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A detailed analysis of this example of suburban renewal will

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A detailed analysis of this example of suburban renewal will

Pacific Rim Real Estate Society (PRRES)

    Conference 2000

    Sydney, 23-27 January, 2000

    NEW LIVING IN THE TOWN OF KWINANA SUBURBAN RENEWAL IN PUBLIC HOUSING

    ERICA WALKER

    Department of Property Studies,

    Curtin University of Technology,

    Bentley, 6102

    Western Australia

    Phone: 61-8-9266-4034, Facsimile: 61-9-9293-4085,

    E-mail: walkere@cbs.curtin.edu.au

    Keywords: public housing, renewal, Kwinana, pollution

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Introduction

    Post-War Public Housing in Western Australia was concentrated as a matter of policy in subdivisions created for the purpose, until the early 1990‟s when there was a paradigmatic shift. The decision was made to carry out major renewal projects in areas of high public housing density, and sell a significant proportion of the revitalised properties to private owner occupiers the so-called “New Living Initiatives”. The public housing estate in the Town of Kwinana was one of the first two projects.

    The aims of the Kwinana New Living Project included improving the quality of the housing, changing the balance of public and private clientele, and creating a greater sense of "community spirit".

    This paper looks at the New Living Initiatives in the Town of Kwinana in Western Australia as a case study in suburban renewal, identifying the nature of the problem and the costs and benefits that need to be understood and quantified in order to assess the effectiveness of the New Living Initiatives.

    History

    Historically, the intention of public housing in Western Australia was to assist people of 'good character' (the 'deserving poor') with the provision of houses at rents they could afford (Sharp 1993). "The 1950s-1970s were the decades of the State Housing Commission's housing estate developments. They were shaped by three circumstances: the social demands of low to moderate income earners for housing; the economic demand of industries for a stable and accessible workforce; and the level of funding available to the Commission to erect such housing” (Sharp 1993, p.73). Most housing was supplied for people in employment, but whose wages were too low to enable them to purchase or rent housing privately. The Town of Kwinana was established following the proclamation of the Oil Refinery Industry (Anglo-Iranian Oil Company Limited) Act on the 27th March 1952. Under the terms of this Act, the State Government resumed about 7,560 acres of land, for the development of a new Kwinana townsite, to enable the creation of housing for the workforce to construct and operate a new oil refinery (Russell 1979). The Act specified the construction by the State Housing Commission of 333 houses in each of the next three years. The oil refinery was the first development in a projected industrial area along the coastal strip north of Rockingham. Provision of the housing for workers was part of the agreement between the Western Australian Government and the Anglo-Iranian Oil Company (now BP) which built the refinery. The original plan envisaged a town of 25,000 residents. As at March 1994 it was 20,000.The Town of Kwinana was established on largely rural or undeveloped land, approximately 20 kilometres south of the City of Fremantle, and 30 kilometres from the City of Perth. The original plan contained four suburbs within Kwinana known as Medina, Calista, Orelia and Parmelia. The total of these suburbs measures approximately 3 km from East to West and 3 km from North to South. There is a government primary school located in each of the four suburbs, and a high school located in Orelia. These four suburbs form the subject of the revitalisation.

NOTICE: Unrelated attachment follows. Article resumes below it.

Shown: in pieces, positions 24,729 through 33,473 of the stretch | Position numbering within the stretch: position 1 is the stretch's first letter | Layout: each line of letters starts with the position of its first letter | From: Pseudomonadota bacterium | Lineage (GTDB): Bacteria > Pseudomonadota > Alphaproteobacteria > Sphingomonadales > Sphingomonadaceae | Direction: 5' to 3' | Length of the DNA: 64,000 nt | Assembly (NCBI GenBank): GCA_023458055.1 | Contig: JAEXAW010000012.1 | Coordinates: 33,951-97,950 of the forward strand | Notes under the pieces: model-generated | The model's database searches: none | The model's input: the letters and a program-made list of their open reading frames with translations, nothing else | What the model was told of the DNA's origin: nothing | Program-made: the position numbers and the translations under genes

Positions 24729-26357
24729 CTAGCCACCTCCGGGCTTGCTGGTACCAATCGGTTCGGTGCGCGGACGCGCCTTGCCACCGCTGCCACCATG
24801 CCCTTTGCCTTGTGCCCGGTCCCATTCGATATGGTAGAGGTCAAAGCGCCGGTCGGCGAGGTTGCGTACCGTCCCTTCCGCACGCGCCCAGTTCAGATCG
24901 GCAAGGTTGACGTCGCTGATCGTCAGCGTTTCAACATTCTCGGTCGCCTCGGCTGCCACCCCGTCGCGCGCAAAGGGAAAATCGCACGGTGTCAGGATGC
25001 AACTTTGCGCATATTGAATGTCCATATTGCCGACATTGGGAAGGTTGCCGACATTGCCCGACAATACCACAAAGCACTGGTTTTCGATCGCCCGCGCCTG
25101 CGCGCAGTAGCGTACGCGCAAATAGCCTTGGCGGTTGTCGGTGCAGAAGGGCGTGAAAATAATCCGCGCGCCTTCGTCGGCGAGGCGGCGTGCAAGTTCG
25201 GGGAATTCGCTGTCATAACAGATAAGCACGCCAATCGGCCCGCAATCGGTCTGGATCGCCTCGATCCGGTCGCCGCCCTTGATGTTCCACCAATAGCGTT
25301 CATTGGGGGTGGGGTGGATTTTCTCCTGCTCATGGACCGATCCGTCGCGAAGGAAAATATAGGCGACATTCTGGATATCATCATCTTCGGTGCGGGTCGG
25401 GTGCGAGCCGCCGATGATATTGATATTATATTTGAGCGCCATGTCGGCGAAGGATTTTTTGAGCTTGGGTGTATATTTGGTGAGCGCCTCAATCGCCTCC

The Town of Kwinana was designed by Western Australian planner Margaret Feilman, whose plan was to create a new town, where the aim was "… as a three dimensional exercise to

    achieve the best use of the land as part of a total environment - to be good for the people who used it, to give safety and convenience and the maximum amenity. This meant responding to

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    the land as I found it, using contours as a basis for design as well as the best of the natural features, including trees, view etc. which we now take for granted.”

    The plan was designed to “…separate the residential neighbourhoods from the industrial areas with the major western ridge and landscape buffer, to integrate an essentially Australian town in an attractive landscape …” and to design roads in a definite hierarchy so that it was easy to walk to shops from anywhere, with bus routes permitting easy access, and quiet loop roads located off central spines. (Feilman 1993) The resulting town had an attractive appearance, with extensive facilities including a large recreation centre, olympic sized swimming pool, and public open space in excess of the norm - with some 16% of land set aside for parks and recreation.

    When the original Kwinana townsite was established, it was heralded as a triumph for the State, both in concept and design. Why was it subsequently judged a failure in need of change what went wrong?